A muffin top and large belly don't just affect your wardrobe choices. This fat is dangerous to your health as well as deleterious to your appearance. All the situps in the world won't reduce your waist circumference or rid you of a muffin top. Only a comprehensive exercise plan and a sensible, low-calorie diet can help you slim this area. These strategies take time but make it more likely you'll get lasting results. Know that shrinking your belly's overall girth may prove easier than trimming the last bit of pinchable fat on your tummy.
The Fat That Makes Up Your Muffin Top and Belly
Your belly consists of both visceral fat and subcutaneous fat. Visceral fat gives you a wide waistband and is considered a health risk if you measure wider than 40 inches around as a man or 35 inches around as a woman. Visceral fat lies deep within your belly and surrounds your internal organs, pushing your belly outward. It's metabolically active so it releases compounds that increase bodily inflammation and raises your risk of chronic diseases, including some cancers, heart disease and type-2 diabetes.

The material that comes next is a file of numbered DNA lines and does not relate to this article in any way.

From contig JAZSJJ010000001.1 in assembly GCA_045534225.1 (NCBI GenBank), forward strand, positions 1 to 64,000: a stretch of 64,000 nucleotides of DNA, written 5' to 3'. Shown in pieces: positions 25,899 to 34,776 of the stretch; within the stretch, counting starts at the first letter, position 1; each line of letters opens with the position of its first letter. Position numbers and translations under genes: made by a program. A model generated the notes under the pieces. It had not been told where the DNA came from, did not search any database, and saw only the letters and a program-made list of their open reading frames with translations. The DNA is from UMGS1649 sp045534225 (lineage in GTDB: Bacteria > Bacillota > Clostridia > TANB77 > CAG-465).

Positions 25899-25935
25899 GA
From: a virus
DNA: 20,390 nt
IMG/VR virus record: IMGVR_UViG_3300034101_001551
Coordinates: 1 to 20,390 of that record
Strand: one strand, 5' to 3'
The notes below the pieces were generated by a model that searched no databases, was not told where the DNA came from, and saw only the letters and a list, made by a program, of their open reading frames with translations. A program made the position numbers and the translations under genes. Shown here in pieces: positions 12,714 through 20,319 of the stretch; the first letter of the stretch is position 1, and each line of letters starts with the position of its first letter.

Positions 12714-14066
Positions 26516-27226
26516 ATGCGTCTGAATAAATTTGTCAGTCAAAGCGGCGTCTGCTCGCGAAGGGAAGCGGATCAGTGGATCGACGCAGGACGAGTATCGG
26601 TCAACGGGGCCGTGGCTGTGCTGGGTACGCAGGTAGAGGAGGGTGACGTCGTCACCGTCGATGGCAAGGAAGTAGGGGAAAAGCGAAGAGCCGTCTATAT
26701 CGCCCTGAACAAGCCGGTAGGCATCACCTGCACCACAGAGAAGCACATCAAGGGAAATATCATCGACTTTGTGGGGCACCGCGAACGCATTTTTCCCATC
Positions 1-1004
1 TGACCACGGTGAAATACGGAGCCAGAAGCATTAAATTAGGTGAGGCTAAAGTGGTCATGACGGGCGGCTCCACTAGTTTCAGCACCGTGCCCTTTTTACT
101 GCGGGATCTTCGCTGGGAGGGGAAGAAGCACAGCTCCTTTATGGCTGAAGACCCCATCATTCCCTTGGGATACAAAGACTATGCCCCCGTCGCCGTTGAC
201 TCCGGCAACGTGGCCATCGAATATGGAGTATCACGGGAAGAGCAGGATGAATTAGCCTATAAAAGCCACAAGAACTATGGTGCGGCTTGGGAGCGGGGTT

Subcutaneous fat is the vast majority of fat found on your body. It's the fat that lies right under the skin and creates the pinchable inch -- or more -- that creates a muffin-top appearance. Because it's more metabolically active, visceral fat tends to respond faster than subcutaneous fat to efforts to lose it. Subcutaneous fat is notoriously stubborn, so you may notice the circumference of your belly reduce relatively expediently, but your muffin top or pinchable fat on your abs hangs on for longer.
A Calorie Deficit to Lose Weight
You lose visceral and subcutaneous belly fat using the same strategy: Eat less and move more. A pound is equal to 3,500 calories, so if you create a 500- to 1,000-calorie deficit daily for a week, you lose 1 or 2 total pounds over those seven days. For most people, simply eating less to create the deficit puts them at too low of a calorie intake. You don't want to dip below 1,200 daily calories if you're a woman or 1,800 calories if you're a man, because it's usually nutritionally deficient and unsustainable. Such a low intake often results in a loss of valuable calorie-burning muscle mass, too.
Instead, create a deficit using a combination of diet and exercise. For example, plan to exercise off 250 extra calories and trim 250 calories from your meals every day. This adds up to a 500-calorie-per-day deficit that results in a pound lost each week. You may want to slim down your belly faster, but fast weight loss is more likely to be regained. Quick-fix methods also use unhealthy, unsound weight-loss strategies that cause the loss of a lot of muscle and water, rather than actual fat.
Targeting Abdominal Fat